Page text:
Grow at Home: Winter veg planting

Now the main growing season is nearly over I'm sure you  - especially if you are new to veg growing - are wondering what to plant now.  Well, winter veg planting is not as straightforward as you might think.

What it reminds me of is a well-known joke about a tourist who asks one of the locals for directions. The local replies: ‘Well sir, if I were you, I wouldn’t start from here’.

Why? you ask.

Well, the traditional 'winter' veg such as brussels sprouts, leeks and parsnips are actually sown much earlier in the year. Don't worry though, there are still plenty of vegetables to grow.

Autumn / Winter Veg planting & the Soil

It is good to think ahead to what is going on in the soil in winter.  When temperatures drop and the soil cools below 5°C in November, there won’t be any growth until the following Spring (March/April). Virtually none.

So whilst Autumn is still productive in the vegetable garden, growth slows dramatically in October before grinding to a halt in November.  There are ways to extend the season like using a greenhouse or keeping the soil and plants warm with a Easy Poly Tunnel.  All in all though, the short days, cold temperatures and 'locked away' water means growth outside is going to be minimal.

What veg can I plant in September?

There are really 3 main groups of autumn winter vegetables and it’s handy to understand these so that you can plan your veg.  Some vegetables can fit into more than one category depending on the variety you choose so pay attention to the recommended planting dates to make sure you get the right one.

Autumn Vegetables

These are still up for grabs for planting and eating this year.  Autumn veg are planted in August/September but grow quickly so that they are harvested before growth stops in November. These include salad crops, turnips, spinach, Swiss Chard and radish.  Plant now and they can fill up your beds and give you some nutritious veg in the short days of winter.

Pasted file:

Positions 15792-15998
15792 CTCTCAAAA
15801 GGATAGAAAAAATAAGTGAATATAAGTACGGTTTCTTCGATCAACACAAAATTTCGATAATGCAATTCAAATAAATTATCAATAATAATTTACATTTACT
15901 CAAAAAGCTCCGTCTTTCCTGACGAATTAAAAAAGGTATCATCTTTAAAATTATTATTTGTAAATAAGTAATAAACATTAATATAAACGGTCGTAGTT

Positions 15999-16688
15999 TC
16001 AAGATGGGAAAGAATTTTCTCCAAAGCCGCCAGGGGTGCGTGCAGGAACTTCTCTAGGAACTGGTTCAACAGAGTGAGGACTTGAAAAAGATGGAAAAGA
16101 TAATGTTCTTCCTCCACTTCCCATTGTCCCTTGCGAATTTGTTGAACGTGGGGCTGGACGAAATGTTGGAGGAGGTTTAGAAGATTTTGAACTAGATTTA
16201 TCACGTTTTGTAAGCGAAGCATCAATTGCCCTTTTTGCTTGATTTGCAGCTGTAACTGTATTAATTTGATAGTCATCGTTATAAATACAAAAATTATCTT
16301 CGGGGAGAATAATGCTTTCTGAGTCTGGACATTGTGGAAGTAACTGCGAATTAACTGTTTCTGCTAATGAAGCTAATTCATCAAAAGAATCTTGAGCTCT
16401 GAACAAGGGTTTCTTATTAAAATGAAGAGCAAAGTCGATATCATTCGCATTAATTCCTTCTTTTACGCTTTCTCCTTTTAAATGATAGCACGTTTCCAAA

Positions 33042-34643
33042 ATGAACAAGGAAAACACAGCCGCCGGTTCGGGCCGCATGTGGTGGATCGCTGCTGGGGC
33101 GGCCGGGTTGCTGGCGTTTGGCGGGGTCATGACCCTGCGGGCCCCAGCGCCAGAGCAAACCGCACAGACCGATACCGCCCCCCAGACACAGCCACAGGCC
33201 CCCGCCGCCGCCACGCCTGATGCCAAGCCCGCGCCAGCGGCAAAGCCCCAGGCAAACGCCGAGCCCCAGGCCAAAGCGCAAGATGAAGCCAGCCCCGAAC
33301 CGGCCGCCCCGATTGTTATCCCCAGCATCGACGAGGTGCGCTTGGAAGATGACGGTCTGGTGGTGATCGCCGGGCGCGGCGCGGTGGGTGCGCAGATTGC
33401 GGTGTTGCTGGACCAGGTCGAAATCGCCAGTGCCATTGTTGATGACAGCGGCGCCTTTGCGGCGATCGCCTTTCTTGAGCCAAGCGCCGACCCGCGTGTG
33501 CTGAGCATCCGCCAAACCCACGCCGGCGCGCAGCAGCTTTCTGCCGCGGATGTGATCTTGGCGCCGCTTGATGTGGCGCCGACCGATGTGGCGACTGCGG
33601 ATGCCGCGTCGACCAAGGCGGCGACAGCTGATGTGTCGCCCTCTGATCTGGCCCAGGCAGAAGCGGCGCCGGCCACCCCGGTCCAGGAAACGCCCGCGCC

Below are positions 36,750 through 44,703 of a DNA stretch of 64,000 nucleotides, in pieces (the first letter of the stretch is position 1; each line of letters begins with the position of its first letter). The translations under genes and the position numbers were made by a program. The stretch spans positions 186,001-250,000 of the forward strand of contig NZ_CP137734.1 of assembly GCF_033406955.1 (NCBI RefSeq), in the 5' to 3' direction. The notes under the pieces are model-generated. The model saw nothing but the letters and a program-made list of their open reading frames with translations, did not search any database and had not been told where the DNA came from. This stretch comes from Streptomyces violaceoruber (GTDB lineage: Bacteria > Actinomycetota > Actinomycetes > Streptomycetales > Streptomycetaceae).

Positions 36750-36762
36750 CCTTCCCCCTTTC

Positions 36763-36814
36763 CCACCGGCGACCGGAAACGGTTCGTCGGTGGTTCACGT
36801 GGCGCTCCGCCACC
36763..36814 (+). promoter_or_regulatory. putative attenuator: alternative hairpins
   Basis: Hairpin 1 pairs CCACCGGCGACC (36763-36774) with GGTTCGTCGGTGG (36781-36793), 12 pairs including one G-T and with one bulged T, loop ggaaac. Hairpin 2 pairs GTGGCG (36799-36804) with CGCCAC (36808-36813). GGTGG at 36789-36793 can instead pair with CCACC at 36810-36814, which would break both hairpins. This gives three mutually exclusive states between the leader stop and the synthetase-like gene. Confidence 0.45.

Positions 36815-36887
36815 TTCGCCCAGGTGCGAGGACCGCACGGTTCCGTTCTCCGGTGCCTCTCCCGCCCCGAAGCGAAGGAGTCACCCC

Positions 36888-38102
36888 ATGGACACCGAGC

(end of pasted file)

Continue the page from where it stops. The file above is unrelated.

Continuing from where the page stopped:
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Autumn Overwintering Vegetables

These are planted in September time but won't be harvested until Spring.  They will become dormant in the ground over Winter.  Then come Spring, when the temperatures rise in March/ April time, they will start growing again. These include Spring Cabbage, garlic and onion sets.  Some of them need a period of cold to grow properly for example garlic needs a period of 6 weeks below 10° C for the bulb to divide and form into cloves.

You can also overwinter broad beans and peas. If you do this they will crop about a month earlier.  Good if a) you really like peas and beans and want to eat them for longer or b) you are a competitive gardener and want to beat your neighbour to the crop!

Spring Overwintering Vegetables

Now these are the ones that are traditionally winter veg but in fact should have planted months ago.   These have a long growing season and are ready in the winter months but require planning make this happen. Sowing season is around April (Sprouts) to June (Leeks) if you are going to be having them for Christmas Lunch.

So, what veg can I plant in September?

Here is a list of 12 candidates for you to consider.  You can either grow from seed or may even be able to pick up plug plants from your local garden centre.

Autumn Vegetables

  • Kohl Rabi
  • Turnip
  • Radish
  • Onion
  • Spring Onion
  • Oriental Salads
Overwinter Spring harvest
  • Garlic
  • Spring Cabbage
  • Broad Beans
  • Kale
  • Chard 
  • Perpetual Spinach

Let us know what you decide to go for in the comments...

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